All dogs are capable of biting. Aggression is normal canine behavior. What provokes a dog to bite depends on his genetic makeup and what he's learned will work for him. Aggression is not curable. However, with behavior modification training, and sometimes with medication, we may be able to raise the dog's bite threshold so that he can handle more stress in his life without getting to the point of exploding.
You can think of your aggressive dog the way you would view an alcoholic. An alcoholic is always said to be in recovery. Once you begin to work with your dog, you should consider him also to be "in recovery" for the rest of his life.
If you decide to embark on helping your dog become a safer, happier companion pet, you must recognize that this will take time, patience and consistency. You must also recognize that if medication is indicated, this could be costly. Anytime we interact with an aggressive dog there are risks involved. If you have young children in your home, are you willing to put those children at risk? What would happen if one of your children's friends came to visit and your dog bit that child? You could be sued. Will you be able to teach your children how to properly interact with your dog so as not to provoke a biting incident? These are all things to consider if you want to make the commitment to rehabilitate your dog.
In many instances, while you work on modifying your dog's behavior, everyone who lives with your dog will also have to modify their behavior in order to prevent your dog from becoming reactive toward them, or to other people your dog will encounter in his life. While it may be heartbreaking to make this decision, you may have to consider euthanasia as a viable alternative. If you attempt treatment and it proves unsuccessful, euthanasia may be your only choice.
In order to teach your dog more appropriate behaviors to use in place of aggressive behaviors, you must prevent him from ever showing aggression again. Each time a dog practices aggression, he learns this is a very powerful strategy to use to avoid something negative or to get something he wants. To help your dog avoid showing aggression, you must avoid putting your dog into any situation that would trigger that response. Since stress is a huge factor in creating aggressive behavior, recognize situations that may cause your dog to feel stressed. Author and trainer Turid Rugaas has written a book called, On Talking Terms with Dogs: Calming Signals, published by Legacy By Mail, Inc, 1997. The following is a list of situations that stress dogs (Rugaas, p. 25):
Being threatened directly by us or other dogs
Being exposed to violence, anger or aggression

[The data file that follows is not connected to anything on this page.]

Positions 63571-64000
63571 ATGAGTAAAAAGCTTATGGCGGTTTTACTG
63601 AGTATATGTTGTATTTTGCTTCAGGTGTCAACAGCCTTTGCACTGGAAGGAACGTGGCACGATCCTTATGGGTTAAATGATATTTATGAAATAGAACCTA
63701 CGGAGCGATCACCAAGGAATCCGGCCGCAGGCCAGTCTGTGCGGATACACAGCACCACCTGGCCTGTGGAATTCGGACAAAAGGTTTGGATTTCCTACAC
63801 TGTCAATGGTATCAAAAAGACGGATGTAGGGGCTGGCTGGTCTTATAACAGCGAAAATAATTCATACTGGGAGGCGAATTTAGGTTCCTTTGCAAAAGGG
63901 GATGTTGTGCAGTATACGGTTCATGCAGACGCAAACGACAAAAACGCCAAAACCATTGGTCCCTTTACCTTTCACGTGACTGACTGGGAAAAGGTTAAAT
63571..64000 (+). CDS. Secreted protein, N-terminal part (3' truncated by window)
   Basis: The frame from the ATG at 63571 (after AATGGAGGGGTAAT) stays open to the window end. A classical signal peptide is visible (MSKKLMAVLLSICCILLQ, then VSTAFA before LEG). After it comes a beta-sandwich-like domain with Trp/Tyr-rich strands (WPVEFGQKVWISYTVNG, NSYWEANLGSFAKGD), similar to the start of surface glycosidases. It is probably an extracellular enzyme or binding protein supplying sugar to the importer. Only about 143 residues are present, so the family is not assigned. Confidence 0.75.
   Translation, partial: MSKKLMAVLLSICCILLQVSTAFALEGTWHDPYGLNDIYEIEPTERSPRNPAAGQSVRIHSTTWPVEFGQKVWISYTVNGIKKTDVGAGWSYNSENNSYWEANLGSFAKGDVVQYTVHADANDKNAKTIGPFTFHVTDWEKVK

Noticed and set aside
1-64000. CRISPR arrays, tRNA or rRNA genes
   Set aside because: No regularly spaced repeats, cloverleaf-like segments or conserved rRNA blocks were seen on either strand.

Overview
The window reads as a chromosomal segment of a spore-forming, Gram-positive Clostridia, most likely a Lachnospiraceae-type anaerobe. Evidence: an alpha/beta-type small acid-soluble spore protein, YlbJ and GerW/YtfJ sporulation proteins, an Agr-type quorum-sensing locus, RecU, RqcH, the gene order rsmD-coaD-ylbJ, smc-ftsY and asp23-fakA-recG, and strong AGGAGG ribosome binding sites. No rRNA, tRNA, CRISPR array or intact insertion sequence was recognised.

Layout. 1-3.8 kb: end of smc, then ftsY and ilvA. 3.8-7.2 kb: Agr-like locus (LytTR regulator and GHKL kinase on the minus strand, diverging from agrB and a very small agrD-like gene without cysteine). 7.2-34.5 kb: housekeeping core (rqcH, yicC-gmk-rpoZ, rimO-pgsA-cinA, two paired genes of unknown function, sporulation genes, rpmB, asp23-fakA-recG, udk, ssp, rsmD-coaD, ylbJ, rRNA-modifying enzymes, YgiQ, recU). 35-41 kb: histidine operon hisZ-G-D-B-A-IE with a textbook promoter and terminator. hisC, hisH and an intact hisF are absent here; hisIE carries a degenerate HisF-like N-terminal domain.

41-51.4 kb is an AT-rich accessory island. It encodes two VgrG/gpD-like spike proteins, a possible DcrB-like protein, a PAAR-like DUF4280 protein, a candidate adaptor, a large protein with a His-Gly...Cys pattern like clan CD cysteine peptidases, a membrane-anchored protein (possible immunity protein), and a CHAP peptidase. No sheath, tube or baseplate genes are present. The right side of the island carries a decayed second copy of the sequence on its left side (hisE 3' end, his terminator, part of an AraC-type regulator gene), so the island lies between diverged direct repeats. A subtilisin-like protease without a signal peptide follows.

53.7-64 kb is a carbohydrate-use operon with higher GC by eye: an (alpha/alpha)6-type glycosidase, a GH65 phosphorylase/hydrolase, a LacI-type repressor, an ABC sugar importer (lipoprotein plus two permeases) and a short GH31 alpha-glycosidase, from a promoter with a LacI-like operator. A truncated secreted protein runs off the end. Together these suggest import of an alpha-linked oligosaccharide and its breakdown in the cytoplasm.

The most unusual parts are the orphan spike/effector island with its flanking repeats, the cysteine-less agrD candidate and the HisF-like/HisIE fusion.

Jerking his leash, forcing him down, yanking on his collar to move him
Making unrealistic demands on him in training and in life Over-exercising young dogs
Not enough exercise and activity
Hunger and thirst
Not having access to outside potty area when necessary Temperature extremes
Pain and illness
Being alone and feeling isolated
Sudden and frightening situations
Overstimulation from playing with balls or other dogs
Always being disturbed and not getting enough down time
Any sudden changes in his routine or his life
The following is a list of indicators your dog might give when he is feeling stressed (Rugaas, p. 26):
Over-reacting to something happening; i.e., doorbell, an approaching dog, etc.
Scratching himself Biting himself
Chewing on inedible items, such as furniture, shoes, etc. Barking, howling or whining
Bouts of Diarrhea
Dog smells bad, both mouth and bod
Tenseness of muscles
Sudden onset of dandruff and shedding
Change of eye color
Dog licks himself
Raised hackles (piloerection)
Lack of concentration
Loss of appetite
Fixating on certain stimuli; i.e, lights, flies, crackling firewood
Appearing to be nervous
Use of displacement behaviors
You will benefit by being able to identify those calming signals dogs give when they are experiencing stress (Rugaas, pp. 5-14):
Turning of the head: Dog swiftly turns his head to the side and back or the head can be held to one side for awhile.
Eyes shift from side to side while the dog's head remains still.
Turning away: dog turns to the side or back
Freezing in place
Walking slowly and using very slow movements
Quick downs: dog lies down with his belly to the ground Yawning
Sniffing: quick movement with head down to the ground Splitting up: dog goes between people or other dogs
Finally, you will recognize the following signs of aggression as preludes to a possible biting incident (The Canine Aggression Workbook, by James O'Heare, published by Gentle Solutions, 2001, p. 13):
Snarling (lips raised and teeth bared)
Staring Piloerection (raised hackles)
Stiff, high tail wag
Freezing in place
Dog closes his mouth prior to biting